BLUEFIELD — The dream of standing on a winners’ platform emblazoned with the Olympic rings came true for four young Bluefield tennis players last weekend after a whirlwind trip to the United States Olympic Training Center in Colorado Springs, Colo., for the first national Junior Olympic Skills Competition.

The foursome won at the local and regional levels, both of which were held in the Bluefield Recreation Center on Stadium Drive, to become national finalists in a "Rapid Rally" tennis task run by the United States Tennis Association. The task was to serve a low-compression tennis ball and continue to hit the balls against a wall, above a net line, as many times as possible in a 30-second period.

Chas Stonestreet won the gold medal in the division for 12- and 13-year-old boys by getting "31 or 32 hits against the wall" at the Olympic venue, he said. Danielle Gabe took the silver medal in girls the same age. Her sister Nicole got a bronze in the 8- and 9-year-old girls division. Cross Tolliver earned a bronze in the 8- and 9-year-old boys’ finals. According to the United States Olympic Committee (USOC), more than 1.5 million youth participated in the program from all 50 states. The finals included 18 children in each of four sports — tennis, soccer, basketball and track and field.

Alisa Tolliver, Cross’s mother, read about the new competition months ago in Tennis Magazine. She said, "There was nothing near us. Everything remotely near us had no tennis competition scheduled." She took that up with Robin Lefler, head of the parks, recreation and youth activities department for the city of Bluefield.

Lefler said, "I told her I was very much interested in the Parks and Recreation Department hosting this for the youth of our area. We were accepted as the host for the local and the regional competitions."

Tolliver said, "She was super. She took the ball and went with it."

Meilai Gabe, mother of Danielle and Nicole, said, "I think the amazing part is that we were four out of the six (tennis finalists) from the Central Region."

After the four Bluefield players won on the regional level, they started planning for their trip to Colorado. Stonestreet went into training on the unique skills necessary to win.

"It really was about controlling the ball so it didn’t go too hard, and didn’t go at an angle," he said Wednesday at the city’s rec center. For about two weeks he had spent time smacking the ball in front of the blank wall set up at the center.

"My wrist was hurting. I was working really hard," Stonestreet said.

His mother, Cindy Stonestreet, said that when he competed in the finals, "He was really focused. I was really proud of that."

When he received his gold medal on the winner’s platform, Chas Stonestreet said, "I thought to myself, ‘Practicing hard pays off.’ "

In addition to the "great experience," he said the tennis participants got a couple of racquets, backpacks, duffel bags, a basketball, soccer ball and clothing outfits, packs of low-compression tennis balls — and boxes of Kellogg’s Frosted Flakes.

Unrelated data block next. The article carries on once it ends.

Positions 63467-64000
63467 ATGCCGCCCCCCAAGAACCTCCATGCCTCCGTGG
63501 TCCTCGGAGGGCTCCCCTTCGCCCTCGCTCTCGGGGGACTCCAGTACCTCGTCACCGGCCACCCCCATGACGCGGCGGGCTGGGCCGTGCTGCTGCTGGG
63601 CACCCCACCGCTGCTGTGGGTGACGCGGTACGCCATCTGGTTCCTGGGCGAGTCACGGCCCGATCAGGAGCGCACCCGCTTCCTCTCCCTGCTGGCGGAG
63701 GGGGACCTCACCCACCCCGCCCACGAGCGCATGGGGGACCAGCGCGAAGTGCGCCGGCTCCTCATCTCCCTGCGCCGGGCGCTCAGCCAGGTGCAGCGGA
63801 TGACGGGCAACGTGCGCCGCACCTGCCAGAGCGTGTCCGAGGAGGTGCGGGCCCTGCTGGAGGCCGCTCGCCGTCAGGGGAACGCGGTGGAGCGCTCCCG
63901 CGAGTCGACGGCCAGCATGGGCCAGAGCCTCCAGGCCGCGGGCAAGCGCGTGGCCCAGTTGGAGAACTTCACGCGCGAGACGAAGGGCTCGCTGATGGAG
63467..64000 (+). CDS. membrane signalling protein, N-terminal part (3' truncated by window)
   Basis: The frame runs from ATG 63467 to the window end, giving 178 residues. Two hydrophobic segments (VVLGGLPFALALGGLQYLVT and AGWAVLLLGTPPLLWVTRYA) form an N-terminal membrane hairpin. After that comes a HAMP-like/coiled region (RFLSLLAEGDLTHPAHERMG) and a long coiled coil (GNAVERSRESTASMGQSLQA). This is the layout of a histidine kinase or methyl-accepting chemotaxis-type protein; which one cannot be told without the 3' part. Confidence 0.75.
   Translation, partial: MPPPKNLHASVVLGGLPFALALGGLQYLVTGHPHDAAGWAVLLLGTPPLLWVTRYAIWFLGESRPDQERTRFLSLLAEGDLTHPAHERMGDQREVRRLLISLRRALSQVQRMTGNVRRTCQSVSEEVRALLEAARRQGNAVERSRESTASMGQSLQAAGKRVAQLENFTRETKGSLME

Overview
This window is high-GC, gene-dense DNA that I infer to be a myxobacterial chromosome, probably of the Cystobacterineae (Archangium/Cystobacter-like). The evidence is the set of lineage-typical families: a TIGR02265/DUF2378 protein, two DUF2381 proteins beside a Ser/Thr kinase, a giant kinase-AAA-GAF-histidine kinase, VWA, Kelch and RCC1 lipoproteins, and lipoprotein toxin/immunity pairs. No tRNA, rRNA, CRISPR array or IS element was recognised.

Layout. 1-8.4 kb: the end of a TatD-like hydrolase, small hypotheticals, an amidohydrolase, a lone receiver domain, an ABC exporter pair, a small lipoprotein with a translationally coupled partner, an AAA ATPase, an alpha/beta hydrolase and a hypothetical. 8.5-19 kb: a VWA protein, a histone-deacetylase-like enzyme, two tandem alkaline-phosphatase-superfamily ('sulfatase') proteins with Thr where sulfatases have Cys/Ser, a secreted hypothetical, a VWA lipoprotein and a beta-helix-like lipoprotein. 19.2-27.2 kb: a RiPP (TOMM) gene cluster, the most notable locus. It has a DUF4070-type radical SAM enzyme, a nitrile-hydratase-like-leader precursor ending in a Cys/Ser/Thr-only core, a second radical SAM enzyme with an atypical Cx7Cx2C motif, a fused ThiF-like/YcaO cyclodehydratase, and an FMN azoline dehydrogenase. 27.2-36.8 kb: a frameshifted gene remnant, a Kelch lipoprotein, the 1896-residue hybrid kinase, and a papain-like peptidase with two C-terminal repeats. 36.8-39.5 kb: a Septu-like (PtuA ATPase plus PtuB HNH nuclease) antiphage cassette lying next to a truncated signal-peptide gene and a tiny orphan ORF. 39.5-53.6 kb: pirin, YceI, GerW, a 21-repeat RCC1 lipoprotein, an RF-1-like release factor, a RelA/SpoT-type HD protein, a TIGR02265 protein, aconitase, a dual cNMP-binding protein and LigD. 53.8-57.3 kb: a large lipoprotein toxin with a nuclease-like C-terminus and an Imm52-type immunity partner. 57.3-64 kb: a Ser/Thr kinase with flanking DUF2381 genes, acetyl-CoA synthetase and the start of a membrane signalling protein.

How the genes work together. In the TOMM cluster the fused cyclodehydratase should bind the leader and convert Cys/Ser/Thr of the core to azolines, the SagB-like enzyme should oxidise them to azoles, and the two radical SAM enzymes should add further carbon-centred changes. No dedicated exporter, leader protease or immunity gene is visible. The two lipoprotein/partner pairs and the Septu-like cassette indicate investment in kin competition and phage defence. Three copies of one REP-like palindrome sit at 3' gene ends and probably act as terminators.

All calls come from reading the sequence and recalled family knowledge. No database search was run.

Danielle Gabe said of her regional win, "I was surprised, because I had to compete against everybody (else). … I told my friends. They said they were proud of me."

Cross Tolliver said that when he won in the region, "I was really excited." Like Stonestreet, he said, "I went to the rec center (and) usually stood there for 15 minutes and practiced." The 8-year-old has been playing tennis since he was 3 1/2, he said, and has played in "five or seven tournaments" this summer.

The event officially began last Thursday evening with the lighting of the outdoor Olympic cauldron at the training site. Once the torch had set off the flame, it was brought down into the crowd and Danielle Gabe got the unique opportunity to hold it for a moment, her mother said.

Last Friday morning, the children marched in a procession along the Olympic Path. The quartet of Bluefieldians, the only finalists from West Virginia, marched with the flag of their state.

"It was great. It was pretty cool," said Stonestreet.

The first event of the nationals was the tennis competition at what is known as the "Ring Wall." Saturday night included an Awards and Medals Ceremony in which the children took their places on three levels of the winners’ platform while music played.

Stonestreet came back with a program autographed by several athletes working out at the Olympic site. "Dream big" was the inscription by five-time Paralympic medalist Marlon Shirley, an amputee. Paralympics are the official Olympic-level games for disabled athletes. The Bluefield boy, who is going into the eighth grade at Bluefield Middle School. said he got "high-fives" after winning his event.

Meilai Gabe said, "They got to meet some wonderful, wonderful athletes. I don’t think the kids realize the impact, what they’re going to get from having gone through this experience."

"Every Olympic athlete started his or her career through programs and activities similar to those offered by the U.S. Junior Olympic Skills Competition," said Jim Scherr, USOC chief executive officer, in a press release.

"We partnered with Kellogg’s Frosted Flakes and its Earn Your Stripes program to teach kids about the importance of setting goals and working hard to do their best, and to encourage them to strive for the same commitment to excellence that our Olympic and Paralympic athletes demonstrate," Scherr said.

Danielle Gabe made new friends, too. "You got to meet a lot of people," she said. "It’s easy to talk with them. You’ve got a lot in common."

"The children got along so well with the participants from the other age groups," Alisa Tolliver said. "They made new friends in the sport."

"It was fun, too, beating everyone," Stonestreet said.

— Contact Tom Bone at

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